Here is a shot of the vSphere, vSwitch3 Properties that show the detection of the Windows10 host in the picture above. Note* only the Windows10 host is detected, even though the ARP table in Centos shows both the FW and the Windows10 box.

vSwitch3_Properties.PNG

TCPDUMP output

[root@cloud ~]# tcpdump -i eno16777984

tcpdump: verbose output suppressed, use -v or -vv for full protocol decode

listening on eno16777984, link-type EN10MB (Ethernet), capture size 65535 bytes

19:26:48.886945 IP 192.168.255.101.db-lsp-disc > 192.168.255.255.db-lsp-disc: UDP, length 156

19:26:48.887622 IP 192.168.255.10.49434 > 8.8.8.8.domain: 59355+ PTR? 255.255.168.192.in-addr.arpa. (46)

19:26:53.892742 IP 192.168.255.10.49434 > 8.8.8.8.domain: 59355+ PTR? 255.255.168.192.in-addr.arpa. (46)

19:26:53.895343 ARP, Request who-has 192.168.255.1 tell 192.168.255.10, length 28

19:26:53.896401 ARP, Reply 192.168.255.1 is-at 84:b5:9c:2c:40:50 (oui Unknown), length 46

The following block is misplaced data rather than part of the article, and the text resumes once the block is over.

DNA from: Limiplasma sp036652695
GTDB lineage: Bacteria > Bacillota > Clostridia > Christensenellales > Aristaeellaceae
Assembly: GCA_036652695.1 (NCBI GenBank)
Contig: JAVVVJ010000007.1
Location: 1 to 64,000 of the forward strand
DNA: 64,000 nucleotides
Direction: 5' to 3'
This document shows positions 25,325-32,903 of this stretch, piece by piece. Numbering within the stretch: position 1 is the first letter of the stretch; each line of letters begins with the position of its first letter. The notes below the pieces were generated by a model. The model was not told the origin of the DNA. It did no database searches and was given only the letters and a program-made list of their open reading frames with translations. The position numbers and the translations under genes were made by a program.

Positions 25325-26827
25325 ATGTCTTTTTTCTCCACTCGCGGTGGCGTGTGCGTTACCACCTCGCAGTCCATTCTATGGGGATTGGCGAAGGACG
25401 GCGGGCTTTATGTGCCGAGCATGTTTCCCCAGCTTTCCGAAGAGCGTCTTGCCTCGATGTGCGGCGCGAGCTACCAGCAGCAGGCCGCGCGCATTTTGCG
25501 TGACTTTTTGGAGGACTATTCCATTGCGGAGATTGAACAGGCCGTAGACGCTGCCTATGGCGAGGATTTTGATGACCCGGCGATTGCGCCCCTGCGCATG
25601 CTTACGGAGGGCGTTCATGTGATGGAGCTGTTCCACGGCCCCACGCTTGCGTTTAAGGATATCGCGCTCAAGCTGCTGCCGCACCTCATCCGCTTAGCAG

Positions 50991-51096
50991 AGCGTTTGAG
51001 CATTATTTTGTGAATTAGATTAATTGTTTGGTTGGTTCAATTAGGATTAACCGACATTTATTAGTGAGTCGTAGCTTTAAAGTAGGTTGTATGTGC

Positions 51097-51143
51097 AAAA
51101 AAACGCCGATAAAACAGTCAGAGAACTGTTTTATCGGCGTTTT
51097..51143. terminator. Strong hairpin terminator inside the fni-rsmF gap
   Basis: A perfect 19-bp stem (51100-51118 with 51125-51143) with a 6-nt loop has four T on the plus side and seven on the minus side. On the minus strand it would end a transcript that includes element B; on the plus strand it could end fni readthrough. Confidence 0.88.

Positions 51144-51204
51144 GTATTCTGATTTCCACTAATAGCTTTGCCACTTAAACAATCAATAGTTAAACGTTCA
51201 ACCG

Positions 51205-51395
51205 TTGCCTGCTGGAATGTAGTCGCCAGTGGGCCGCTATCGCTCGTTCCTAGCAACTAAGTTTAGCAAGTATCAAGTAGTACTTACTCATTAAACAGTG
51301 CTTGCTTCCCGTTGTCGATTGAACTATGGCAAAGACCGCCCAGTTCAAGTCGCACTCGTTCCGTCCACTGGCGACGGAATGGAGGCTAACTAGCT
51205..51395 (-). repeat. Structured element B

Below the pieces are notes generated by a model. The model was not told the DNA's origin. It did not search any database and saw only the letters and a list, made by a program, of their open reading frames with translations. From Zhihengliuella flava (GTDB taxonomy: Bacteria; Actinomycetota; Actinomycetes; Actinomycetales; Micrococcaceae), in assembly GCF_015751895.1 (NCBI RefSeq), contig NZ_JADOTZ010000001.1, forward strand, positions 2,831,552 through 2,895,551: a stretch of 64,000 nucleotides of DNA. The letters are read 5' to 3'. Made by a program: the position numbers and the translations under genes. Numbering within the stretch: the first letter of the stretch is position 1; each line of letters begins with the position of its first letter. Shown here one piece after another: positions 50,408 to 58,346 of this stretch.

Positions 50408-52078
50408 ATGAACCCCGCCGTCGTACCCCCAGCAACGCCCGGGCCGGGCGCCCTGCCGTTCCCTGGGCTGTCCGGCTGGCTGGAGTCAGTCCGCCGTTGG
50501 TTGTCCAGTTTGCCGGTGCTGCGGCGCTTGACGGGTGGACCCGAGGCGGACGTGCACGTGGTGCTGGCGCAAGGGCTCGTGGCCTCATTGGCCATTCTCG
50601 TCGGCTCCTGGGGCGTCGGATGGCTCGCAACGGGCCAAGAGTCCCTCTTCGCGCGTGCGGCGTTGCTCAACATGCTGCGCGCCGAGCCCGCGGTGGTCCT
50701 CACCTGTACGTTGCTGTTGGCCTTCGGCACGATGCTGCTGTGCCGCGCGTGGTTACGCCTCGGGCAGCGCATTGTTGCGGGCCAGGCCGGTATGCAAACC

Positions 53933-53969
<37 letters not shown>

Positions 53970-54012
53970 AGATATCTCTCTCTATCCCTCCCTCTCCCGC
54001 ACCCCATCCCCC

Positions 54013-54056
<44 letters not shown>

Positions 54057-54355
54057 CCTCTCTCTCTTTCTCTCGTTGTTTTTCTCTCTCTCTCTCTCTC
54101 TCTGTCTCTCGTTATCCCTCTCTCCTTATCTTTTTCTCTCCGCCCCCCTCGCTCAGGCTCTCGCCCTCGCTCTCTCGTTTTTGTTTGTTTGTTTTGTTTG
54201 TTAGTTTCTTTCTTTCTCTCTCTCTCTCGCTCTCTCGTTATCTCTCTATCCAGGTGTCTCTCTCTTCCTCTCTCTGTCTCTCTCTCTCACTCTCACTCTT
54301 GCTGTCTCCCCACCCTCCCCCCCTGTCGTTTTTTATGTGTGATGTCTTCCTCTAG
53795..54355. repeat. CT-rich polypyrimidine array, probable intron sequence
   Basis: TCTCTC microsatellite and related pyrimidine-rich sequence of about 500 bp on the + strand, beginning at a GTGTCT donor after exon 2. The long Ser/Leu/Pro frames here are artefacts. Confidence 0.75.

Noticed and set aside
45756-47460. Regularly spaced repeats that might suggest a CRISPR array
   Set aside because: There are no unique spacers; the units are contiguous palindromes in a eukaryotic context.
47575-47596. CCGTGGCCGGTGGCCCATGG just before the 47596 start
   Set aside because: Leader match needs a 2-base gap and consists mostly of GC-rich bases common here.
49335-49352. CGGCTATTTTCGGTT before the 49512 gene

19:26:58.897562 IP 192.168.255.10.40117 > 8.8.8.8.domain: 61171+ PTR? 101.255.168.192.in-addr.arpa. (46)

19:27:03.899392 IP 192.168.255.10.40117 > 8.8.8.8.domain: 61171+ PTR? 101.255.168.192.in-addr.arpa. (46)

19:27:08.728137 IP 192.168.255.101 > 192.168.255.10: ICMP echo request, id 5, seq 63016, length 40

19:27:08.728211 IP 192.168.255.10 > 192.168.255.101: ICMP echo reply, id 5, seq 63016, length 40

19:27:08.904814 IP 192.168.255.10.39270 > 8.8.8.8.domain: 7460+ PTR? 8.8.8.8.in-addr.arpa. (38)

19:27:09.730404 IP 192.168.255.101 > 192.168.255.10: ICMP echo request, id 5, seq 63018, length 40

19:27:09.730451 IP 192.168.255.10 > 192.168.255.101: ICMP echo reply, id 5, seq 63018, length 40

19:27:10.736274 IP 192.168.255.101 > 192.168.255.10: ICMP echo request, id 5, seq 63019, length 40

19:27:10.736319 IP 192.168.255.10 > 192.168.255.101: ICMP echo reply, id 5, seq 63019, length 40